India to Promote More Sugarbeet Production

Published online: Feb 03, 2020 News
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Source: The Hindu

Some local governments in India will promote the cultivation of sugarbeet, instead of sugarcane, to increase farmers’ future incomes by reducing the cost of cultivation and increasing yield.

This will also achieve other objectives such as economic use of water, extending crushing season of sugar factories, and providing fodder for cattle and compostable biomass to farmers, say scientists of S. Nijalingappa Sugar Institute in Belagavi — the agency chosen for research and extension of the project in the State.

“The crop is already being widely cultivated in parts of Punjab. We want farmers in Karnataka to adopt it,” said R.B. Khandagave, director of the institute.

According to him, the crop takes only five months to grow, compared to the one year that sugarcane takes before it can be harvested. Sugar beet also needs relatively less water. It produces foliage that can be used as fodder for cattle and can be used for composting after harvesting. The farmers will benefit from its cultivation as the cost of cultivation is lower than that of sugarcane, and the sugar yield 1 to 2 percent more, he said. Sugarbeet can be grown in less nutritious soils with minimum input.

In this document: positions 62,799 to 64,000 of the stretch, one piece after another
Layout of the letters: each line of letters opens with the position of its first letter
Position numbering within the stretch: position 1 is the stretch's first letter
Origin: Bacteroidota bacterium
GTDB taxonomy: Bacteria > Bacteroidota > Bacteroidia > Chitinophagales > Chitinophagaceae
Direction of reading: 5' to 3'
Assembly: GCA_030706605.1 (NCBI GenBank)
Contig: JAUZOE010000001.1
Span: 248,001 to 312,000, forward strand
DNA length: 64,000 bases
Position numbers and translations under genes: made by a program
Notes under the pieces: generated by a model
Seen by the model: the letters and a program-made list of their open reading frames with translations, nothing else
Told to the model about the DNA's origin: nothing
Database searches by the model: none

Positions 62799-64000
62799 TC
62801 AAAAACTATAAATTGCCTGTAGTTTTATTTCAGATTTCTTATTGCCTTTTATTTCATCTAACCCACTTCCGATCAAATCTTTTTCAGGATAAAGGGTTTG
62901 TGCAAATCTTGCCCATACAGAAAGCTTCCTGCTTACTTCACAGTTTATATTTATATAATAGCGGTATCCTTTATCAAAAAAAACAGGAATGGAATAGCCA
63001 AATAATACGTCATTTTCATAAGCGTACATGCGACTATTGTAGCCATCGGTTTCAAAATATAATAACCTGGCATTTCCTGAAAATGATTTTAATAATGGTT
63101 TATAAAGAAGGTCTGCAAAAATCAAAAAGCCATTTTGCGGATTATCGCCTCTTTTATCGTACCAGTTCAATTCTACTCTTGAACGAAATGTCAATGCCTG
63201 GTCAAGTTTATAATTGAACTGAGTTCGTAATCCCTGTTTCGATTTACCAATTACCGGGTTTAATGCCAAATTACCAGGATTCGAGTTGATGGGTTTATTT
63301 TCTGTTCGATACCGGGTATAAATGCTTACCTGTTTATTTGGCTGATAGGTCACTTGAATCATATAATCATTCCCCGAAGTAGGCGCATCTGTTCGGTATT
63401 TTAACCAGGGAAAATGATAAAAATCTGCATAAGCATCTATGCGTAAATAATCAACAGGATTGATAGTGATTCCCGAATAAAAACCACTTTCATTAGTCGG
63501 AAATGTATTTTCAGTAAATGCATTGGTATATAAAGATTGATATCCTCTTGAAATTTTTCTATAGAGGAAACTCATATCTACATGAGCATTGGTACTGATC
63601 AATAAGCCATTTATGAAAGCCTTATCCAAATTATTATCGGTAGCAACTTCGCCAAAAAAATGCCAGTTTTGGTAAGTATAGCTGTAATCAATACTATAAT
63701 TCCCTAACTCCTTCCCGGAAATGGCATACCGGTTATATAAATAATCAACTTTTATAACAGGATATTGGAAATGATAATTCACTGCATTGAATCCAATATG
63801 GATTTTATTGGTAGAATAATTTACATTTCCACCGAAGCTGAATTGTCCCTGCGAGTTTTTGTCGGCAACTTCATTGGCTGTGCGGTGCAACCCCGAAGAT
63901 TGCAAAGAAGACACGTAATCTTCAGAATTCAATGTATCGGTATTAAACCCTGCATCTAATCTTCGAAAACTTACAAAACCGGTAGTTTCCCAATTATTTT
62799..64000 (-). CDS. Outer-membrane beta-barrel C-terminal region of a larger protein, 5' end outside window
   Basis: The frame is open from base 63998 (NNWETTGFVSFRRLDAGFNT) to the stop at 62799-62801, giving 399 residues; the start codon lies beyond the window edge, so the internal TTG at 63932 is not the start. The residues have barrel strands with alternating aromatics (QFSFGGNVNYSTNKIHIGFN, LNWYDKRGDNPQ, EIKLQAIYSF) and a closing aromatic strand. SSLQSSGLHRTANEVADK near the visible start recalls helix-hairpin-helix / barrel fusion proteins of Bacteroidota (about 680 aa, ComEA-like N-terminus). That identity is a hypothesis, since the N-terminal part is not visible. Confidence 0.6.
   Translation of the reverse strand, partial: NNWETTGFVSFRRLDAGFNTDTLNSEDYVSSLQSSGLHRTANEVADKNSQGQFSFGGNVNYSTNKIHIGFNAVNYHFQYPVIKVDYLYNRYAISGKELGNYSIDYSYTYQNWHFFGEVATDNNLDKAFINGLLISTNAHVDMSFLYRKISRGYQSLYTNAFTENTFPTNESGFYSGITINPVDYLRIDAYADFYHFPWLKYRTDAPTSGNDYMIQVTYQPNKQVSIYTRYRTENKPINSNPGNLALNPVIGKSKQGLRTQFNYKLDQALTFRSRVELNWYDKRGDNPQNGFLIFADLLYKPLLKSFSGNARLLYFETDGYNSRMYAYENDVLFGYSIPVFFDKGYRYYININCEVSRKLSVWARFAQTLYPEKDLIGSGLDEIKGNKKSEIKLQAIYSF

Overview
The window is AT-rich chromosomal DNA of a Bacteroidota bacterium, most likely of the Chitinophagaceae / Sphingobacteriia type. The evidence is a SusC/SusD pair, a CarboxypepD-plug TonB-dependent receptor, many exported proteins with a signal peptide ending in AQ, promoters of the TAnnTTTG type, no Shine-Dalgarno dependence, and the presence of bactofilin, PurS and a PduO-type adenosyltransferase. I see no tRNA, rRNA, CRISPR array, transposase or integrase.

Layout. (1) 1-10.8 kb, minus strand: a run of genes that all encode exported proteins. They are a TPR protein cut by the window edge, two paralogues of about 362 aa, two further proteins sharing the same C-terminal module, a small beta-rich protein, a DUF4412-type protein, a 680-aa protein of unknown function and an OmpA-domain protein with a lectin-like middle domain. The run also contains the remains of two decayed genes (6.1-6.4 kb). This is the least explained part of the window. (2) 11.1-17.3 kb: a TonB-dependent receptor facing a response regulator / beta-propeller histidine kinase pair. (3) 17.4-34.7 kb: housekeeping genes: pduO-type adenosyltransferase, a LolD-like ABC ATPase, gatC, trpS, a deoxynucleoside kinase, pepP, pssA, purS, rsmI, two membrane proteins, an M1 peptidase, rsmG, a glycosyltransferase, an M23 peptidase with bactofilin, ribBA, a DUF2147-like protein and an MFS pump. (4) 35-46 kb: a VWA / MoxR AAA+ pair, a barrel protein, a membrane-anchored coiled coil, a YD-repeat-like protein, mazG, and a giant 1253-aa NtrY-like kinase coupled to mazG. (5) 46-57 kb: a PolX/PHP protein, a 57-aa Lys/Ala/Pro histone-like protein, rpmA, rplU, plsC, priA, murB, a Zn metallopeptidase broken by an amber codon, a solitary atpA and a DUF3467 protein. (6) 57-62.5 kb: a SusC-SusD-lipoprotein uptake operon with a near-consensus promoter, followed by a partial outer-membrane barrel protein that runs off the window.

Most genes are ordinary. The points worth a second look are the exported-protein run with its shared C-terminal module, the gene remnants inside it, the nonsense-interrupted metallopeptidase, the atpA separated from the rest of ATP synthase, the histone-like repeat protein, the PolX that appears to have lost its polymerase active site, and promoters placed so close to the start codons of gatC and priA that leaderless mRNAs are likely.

“Usually, sugar factories crush cane only six or seven months a year. The rest of the year, they need to pay salary to their permanent employees who are without work. This time can be used to make sugar from sugar beet pulp. We will help farmers with the varieties and cultivation practices,” said Ashok Dalwai, CEO of the National Rainfed Area Authority, who is coordinating the project. Sugar factories have to make minor changes to their machinery to produce sugar from beet. The government will help them get the necessary technical know-how, he said.

He also said that the government would start an extension programme to popularise the crop. “We will organize field visits and interactions for farmers with scientists to clear their doubts,” he said. The authority has tied up with the Nijalingappa Sugar Institute in Karnataka and the Vasantdada Sugar institute in Maharashtra to popularise the crop and develop different strains of it.

An interaction with trainers, officers and farmers was held at the sugar institute in Belagavi on Thursday. Scientists from agriculture universities and Agriculture Department officers participated.